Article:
URUMQI, April 21 (Xinhua) -- A mass application of drones for artificial pollination is helping fruit farmers in Korla, northwest China's Xinjiang Uygur Autonomous Region, to take advantage of a full-blossom period of fruit plants in the next two weeks to grow premium fruits.
In the renowned plantation for the Korla fragrant pear, the full-blossom period is less than two weeks.
Flying an agricultural drone, Zhang Wei, a drone operator, is popular among fruit farmers. His job can be more efficient than five manual laborers using traditional methods, and much cheaper.
Korla has about 36,666 hectares of pear trees. Fruit farmers prefer artificial pollination instead of bee pollination, which can help prevent plant diseases from spreading.
It only takes eight minutes for Zhang to complete the artificial pollination of a pear garden of 10 mu (0.67 hectares), for which he only charges 80 yuan (44.75 U.S. dollars).
"Previously, I needed five people to do the same job for about four days, which cost at least 2,000 yuan," said the owner of the garden. "Now the job can be done quickly and cheaply. Also it is not easy to find farm workers to do the job any longer."
With high efficiency and low price, artificial pollination by drones won market quickly after it was introduced in Korla last year.
Zhang, who are from an urban area and did not know much about agriculture two years ago, now never worries about his business with one of China's most advanced agricultural drones.
Operating a drone is a little "boring" for Zhang, as he only needs to walk around pear gardens while holding the satellite positioning terminal and the drone's flight controller.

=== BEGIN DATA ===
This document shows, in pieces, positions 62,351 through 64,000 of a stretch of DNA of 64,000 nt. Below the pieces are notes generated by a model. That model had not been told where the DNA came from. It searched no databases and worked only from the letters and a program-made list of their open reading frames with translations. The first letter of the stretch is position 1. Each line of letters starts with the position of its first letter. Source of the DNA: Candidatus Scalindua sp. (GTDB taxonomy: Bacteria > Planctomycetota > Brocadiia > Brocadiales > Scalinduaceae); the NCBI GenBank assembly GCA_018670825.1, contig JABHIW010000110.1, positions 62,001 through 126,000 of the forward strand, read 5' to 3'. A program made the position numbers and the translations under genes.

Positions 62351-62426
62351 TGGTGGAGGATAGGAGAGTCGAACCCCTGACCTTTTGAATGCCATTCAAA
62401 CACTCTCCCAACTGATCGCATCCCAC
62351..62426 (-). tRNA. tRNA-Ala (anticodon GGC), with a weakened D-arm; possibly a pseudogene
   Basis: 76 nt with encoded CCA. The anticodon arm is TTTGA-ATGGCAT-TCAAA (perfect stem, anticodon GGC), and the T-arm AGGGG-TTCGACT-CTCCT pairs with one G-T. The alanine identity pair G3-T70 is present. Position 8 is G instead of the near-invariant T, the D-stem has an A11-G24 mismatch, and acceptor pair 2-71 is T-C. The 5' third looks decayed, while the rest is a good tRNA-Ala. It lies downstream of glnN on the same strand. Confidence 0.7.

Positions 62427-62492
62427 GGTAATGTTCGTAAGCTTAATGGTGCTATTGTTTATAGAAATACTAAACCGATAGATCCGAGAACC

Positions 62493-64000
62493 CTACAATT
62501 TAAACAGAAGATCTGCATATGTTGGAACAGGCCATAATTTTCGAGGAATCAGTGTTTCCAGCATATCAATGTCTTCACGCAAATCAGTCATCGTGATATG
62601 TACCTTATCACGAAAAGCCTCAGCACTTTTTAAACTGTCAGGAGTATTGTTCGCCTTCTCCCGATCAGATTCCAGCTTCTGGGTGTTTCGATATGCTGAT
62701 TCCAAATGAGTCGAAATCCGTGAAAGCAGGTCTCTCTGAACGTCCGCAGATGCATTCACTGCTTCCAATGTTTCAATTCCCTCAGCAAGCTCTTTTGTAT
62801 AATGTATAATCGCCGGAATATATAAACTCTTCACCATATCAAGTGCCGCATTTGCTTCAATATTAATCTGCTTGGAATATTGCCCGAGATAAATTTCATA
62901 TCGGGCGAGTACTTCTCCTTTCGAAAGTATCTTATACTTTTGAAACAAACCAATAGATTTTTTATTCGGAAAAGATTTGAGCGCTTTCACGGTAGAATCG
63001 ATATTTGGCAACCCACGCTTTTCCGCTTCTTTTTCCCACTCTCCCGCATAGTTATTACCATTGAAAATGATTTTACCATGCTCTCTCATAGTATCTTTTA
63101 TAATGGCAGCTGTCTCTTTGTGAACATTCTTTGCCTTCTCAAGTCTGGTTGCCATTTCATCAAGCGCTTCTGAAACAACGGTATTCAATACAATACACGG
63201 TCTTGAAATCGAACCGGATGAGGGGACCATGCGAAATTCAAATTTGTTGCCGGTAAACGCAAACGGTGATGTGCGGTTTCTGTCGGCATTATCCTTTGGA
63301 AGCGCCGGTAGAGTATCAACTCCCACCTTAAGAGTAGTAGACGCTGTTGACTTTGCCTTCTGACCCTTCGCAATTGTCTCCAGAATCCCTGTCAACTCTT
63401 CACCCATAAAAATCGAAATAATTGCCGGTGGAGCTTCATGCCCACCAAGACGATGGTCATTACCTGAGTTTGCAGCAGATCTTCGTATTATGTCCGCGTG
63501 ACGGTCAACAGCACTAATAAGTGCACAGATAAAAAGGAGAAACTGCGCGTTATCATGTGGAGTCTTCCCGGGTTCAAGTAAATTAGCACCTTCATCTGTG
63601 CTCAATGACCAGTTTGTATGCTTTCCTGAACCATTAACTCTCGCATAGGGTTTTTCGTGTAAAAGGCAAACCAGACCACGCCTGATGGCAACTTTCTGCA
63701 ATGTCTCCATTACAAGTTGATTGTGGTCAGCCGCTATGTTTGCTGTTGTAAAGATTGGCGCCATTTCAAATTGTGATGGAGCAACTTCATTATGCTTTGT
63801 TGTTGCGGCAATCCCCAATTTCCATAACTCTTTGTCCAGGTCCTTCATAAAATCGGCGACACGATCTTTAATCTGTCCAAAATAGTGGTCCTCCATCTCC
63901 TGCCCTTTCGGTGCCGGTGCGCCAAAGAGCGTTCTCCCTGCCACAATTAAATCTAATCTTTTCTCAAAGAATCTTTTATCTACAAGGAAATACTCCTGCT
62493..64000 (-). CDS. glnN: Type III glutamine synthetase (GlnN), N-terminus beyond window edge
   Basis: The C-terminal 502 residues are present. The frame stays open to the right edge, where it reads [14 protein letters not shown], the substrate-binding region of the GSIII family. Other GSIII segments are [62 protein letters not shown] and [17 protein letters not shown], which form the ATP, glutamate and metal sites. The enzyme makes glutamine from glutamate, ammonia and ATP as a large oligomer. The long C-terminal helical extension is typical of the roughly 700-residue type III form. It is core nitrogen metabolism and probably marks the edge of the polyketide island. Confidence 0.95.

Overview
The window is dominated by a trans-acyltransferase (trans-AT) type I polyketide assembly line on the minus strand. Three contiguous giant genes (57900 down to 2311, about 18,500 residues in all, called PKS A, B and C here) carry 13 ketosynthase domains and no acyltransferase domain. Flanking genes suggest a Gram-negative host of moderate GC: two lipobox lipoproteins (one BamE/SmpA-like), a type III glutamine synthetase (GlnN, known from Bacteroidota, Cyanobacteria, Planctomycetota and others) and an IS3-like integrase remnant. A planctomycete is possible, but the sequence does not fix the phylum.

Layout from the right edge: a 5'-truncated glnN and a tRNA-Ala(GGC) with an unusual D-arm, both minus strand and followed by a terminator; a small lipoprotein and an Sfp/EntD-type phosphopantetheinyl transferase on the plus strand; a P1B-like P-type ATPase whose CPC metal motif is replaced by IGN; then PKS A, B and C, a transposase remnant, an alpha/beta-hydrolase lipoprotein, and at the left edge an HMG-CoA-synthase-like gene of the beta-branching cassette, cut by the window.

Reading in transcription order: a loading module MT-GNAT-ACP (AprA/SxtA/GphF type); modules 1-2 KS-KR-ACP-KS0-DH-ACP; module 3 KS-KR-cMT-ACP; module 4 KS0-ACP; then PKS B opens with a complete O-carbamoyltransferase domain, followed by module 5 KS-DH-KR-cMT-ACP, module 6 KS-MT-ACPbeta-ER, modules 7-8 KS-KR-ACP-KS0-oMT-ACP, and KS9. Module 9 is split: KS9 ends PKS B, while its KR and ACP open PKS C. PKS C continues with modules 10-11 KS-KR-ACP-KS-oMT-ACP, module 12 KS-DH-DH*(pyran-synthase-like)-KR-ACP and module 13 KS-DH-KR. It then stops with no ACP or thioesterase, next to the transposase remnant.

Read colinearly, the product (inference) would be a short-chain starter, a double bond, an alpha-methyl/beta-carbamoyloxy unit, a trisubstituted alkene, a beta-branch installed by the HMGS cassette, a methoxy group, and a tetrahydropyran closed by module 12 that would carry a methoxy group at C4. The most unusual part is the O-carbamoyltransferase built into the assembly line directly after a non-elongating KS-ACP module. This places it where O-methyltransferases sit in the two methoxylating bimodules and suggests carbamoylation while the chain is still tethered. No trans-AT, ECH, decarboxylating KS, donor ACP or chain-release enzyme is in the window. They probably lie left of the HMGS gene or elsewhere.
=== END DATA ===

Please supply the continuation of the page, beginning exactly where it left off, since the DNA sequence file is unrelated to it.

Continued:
"The flight route of the drone is set automatically after I confirm the boundary of gardens with an error range less than 5 cm. The drone takes off and returns by itself," he said.
The drone that Zhang is operating is designed and produced by Xaircraft, a Guangzhou-based company in south China's Guangdong Province, which specializes in making and providing automatic agricultural equipment.
The company has 1,980 drones in agricultural use in Xinjiang, which has occupied a lion's share of the market in the region.
At least 1,797 agricultural drones were used to spray cotton defoliant on about 446,667 hectares of cotton fields in Xinjiang in 2018, which accounted for 80 percent of the total area of machine-harvested cotton fields in the region.
"The agricultural drones are up to 80 times more efficient than manual work," said Zhang Qiang, head of a drone team of the company that includes Zhang Wei. His team has completed the artificial pollination of about 533 hectares of pear trees in Korla.
"I believe the mass application of agricultural drones for artificial pollination will kick off a revolution of intelligent farming in Xinjiang," he said.